Currency Markets: Should You Worry About Our U.S. Dollar Weakening?

The dollar moved down to its worst level since Dec. 17 versus the yen on Tuesday, after Treasury yields dropped as demand for alternative investments rose in the wake of plunging oil prices. The currency was also pressured by weakness in U.S. stocks and surprisingly weak U.S. wage data on Friday.

Kathy Lien, Managing Director of FX Strategy for BK Asset Management and Co-Founder of, said she expect the dollar to experience a deeper near-term pullback towards the 116.75 to 117.50 range, but will later return to a 7-1/2 year peak of 121.86 marked last month on the EBS trading platform.

Crude oil futures dropped almost 5.7 percent to $45.62 a barrel, the worst level in more than 5 1/2 years.

Benchmark 10-year U.S. Treasury yield fell to 1.907 percent in Asian trading, lower as compared to its U.S. close of 1.912 percent on Monday, the lowest on a closing basis since May 2013. The yield on the 30-year Treasury note was near the record low of 2.44 percent that was suffered in July 2012, while the five-year Japanese government bond yield dropped to zero for the first time.

“Lower oil prices should be good for the U.S. economy, but I think people worry about disinflation, even in the U.S., so the market may be worried that lower inflation will postpone the Federal Reserve’s hiking plans,” said Masashi Murata, senior currency strategist at Brown Brothers Harriman in Tokyo.

“I think the U.S. dollar will recover, but it could take some time,” he added.

The yen strengthened against all of its 16 major counterparts, extending gains for a third day against the dollar, and is the best-performing currency this year. Goldman Sachs Group Inc. lifted its expectations for the U.S. dollar versus the euro and most Asian currencies. Australia’s dollar moved closer to a four-week high after upbeat Chinese trade data. Malaysia’s ringgit moved down for second day.

The decline in oil price is currently spurring risk aversion,” said Junichi Ishikawa, market analyst at IG Markets Securities Ltd. in Tokyo. “There’s a low probability of risk appetite returning completely unless oil prices see a clear floor. As the risk aversion phase deepens, pressure is rising for the yen to strengthen.”

The yen rose to 118.22 per dollar, at last check, after adding 1.1 percent during the previous two days. Japan’s currency was floating around 140 per euro. The dollar edged lower to $1.1842 per euro after hitting $1.1754 on Jan. 8, that was the best since December 2005.

Japan’s trade deficit is expected to see a cut of around $500 million due to the 44 percent plunge in oil since the end of October, said Jens Nordvig, managing director of currency research at Nomura Holdings Inc. in New York.

“We’ve had a couple years where we’ve been very focused on trading the yen from the short side, but we actually haven’t been short for quite a few months,” Nordvig said, referring to a bet the currency will weaken. Low “oil prices are positive for Japan’s trade balance.”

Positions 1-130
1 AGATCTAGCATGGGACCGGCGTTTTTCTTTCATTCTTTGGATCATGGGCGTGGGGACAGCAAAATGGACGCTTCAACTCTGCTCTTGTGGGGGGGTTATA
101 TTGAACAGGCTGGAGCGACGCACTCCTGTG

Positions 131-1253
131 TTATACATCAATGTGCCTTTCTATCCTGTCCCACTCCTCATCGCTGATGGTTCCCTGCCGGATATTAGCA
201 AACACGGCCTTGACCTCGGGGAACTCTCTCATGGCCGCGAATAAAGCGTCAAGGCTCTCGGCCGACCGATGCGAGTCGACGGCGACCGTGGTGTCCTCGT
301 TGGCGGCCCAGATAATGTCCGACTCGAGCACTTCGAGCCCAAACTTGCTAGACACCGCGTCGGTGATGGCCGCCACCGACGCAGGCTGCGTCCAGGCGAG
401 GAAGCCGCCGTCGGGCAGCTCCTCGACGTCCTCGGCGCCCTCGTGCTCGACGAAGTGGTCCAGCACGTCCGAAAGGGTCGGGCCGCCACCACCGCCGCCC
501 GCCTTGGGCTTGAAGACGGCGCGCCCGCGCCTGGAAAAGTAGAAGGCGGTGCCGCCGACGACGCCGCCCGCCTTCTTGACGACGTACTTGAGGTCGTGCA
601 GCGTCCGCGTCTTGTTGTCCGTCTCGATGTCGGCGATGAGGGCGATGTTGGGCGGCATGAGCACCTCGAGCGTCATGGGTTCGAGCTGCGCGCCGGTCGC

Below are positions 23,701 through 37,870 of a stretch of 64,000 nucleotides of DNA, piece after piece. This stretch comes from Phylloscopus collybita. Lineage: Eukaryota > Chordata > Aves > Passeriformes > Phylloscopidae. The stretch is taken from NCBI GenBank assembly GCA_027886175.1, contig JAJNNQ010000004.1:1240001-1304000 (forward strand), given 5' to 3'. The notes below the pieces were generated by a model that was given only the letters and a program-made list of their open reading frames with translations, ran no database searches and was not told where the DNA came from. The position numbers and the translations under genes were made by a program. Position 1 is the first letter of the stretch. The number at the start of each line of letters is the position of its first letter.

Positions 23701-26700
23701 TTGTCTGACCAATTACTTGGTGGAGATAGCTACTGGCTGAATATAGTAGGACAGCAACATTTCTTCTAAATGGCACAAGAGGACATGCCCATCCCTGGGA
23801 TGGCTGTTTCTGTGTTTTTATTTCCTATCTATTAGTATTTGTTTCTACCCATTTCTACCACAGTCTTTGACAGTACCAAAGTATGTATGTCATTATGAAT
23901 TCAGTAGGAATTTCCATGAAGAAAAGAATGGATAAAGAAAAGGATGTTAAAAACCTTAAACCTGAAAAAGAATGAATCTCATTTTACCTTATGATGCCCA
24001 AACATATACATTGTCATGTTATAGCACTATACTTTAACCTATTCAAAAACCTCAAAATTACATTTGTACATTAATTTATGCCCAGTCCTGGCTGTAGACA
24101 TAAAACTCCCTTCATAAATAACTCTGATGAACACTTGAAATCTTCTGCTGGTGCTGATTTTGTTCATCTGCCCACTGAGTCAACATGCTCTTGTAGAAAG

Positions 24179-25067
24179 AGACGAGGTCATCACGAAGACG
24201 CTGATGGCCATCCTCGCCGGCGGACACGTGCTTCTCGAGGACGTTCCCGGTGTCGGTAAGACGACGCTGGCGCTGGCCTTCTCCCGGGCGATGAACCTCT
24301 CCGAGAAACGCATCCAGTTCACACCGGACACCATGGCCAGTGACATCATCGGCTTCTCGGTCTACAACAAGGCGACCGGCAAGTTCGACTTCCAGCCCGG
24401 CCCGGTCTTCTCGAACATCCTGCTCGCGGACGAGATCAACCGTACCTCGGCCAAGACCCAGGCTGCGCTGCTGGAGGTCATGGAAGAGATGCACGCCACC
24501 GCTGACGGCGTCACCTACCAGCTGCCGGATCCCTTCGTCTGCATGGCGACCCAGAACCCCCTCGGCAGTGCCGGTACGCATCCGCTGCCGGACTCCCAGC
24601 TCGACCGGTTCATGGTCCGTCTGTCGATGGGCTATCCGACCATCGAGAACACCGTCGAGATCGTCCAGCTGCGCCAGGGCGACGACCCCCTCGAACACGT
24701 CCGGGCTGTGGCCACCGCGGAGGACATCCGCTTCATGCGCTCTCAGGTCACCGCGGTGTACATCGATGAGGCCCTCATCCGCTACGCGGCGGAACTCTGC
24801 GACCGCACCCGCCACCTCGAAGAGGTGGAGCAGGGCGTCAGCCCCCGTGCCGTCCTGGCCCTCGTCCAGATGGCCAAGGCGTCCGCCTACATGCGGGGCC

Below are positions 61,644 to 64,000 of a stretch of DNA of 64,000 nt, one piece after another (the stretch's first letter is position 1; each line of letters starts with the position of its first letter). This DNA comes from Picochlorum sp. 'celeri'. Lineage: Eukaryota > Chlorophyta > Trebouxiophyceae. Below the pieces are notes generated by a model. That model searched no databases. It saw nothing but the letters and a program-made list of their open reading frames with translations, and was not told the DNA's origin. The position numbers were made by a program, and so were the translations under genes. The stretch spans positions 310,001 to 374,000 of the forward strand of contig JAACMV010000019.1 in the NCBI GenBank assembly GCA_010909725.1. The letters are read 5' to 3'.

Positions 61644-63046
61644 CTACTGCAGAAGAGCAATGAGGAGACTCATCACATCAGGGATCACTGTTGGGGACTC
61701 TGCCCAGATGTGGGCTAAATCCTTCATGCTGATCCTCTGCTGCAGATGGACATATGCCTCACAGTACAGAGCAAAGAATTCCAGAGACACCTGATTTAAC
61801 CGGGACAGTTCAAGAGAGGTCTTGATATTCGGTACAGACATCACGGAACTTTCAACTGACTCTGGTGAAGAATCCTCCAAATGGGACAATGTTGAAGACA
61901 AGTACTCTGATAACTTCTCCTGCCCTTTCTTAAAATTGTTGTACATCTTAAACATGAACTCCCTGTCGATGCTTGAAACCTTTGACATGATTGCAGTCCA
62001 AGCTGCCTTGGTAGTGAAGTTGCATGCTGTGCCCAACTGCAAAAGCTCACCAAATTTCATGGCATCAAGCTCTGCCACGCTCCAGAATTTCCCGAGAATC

The yen is likely to reach 120 per dollar by the end of this quarter, Nomura forecast. The yen has made gains of 4.2 percent in the past month, the top gain among 10 developed-nation currencies tracked by Bloomberg Correlation-Weighted Indexes. The dollar moved up 3.7 percent, while the euro was down 2.1 percent.

Goldman Sachs expects the dollar to reach at $1.14 per euro in three months, up versus prior forecast of $1.23. The investment bank raised its 1-year target to $1.08 from $1.15. The company said in a recent research note its three-month target for the dollar against the Chinese yuan has been increased to 6.20 from 6.16, and against the South Korean won from 1,100 to 1,130.

The Bloomberg Dollar Spot Index, a measure of the value of the United States dollar relative to 10 foreign currencies, stood at 1,142.40 after hitting the 1,149.71 mark on Jan. 8, the best level since 2004.

Australia’s dollar strengthened as China, its largest trading partner, said exports jumped 9.7 percent year-over-year in December, beating the 6 percent average forecast in a Bloomberg News survey, and imports dropped 2.4 percent versus expectations for a 6.2 percent decline. The Aussie grew 0.3 percent to move at 81.79 U.S. cents after rising to 82.55 cents Monday, the best level since Dec. 16.

The ringgit fell following reports that CIMB Group Holdings Bhd. and RHB Capital Bhd. are on track to cancel the three-way merger that would have formed Malaysia’s biggest banking group. The reports claim terms for the deal, declared in October, were not good as the industry outlook worsens. Malaysia’s currency declined 0.4 percent to reach at 3.5812 per dollar after losing 0.2 percent Monday.

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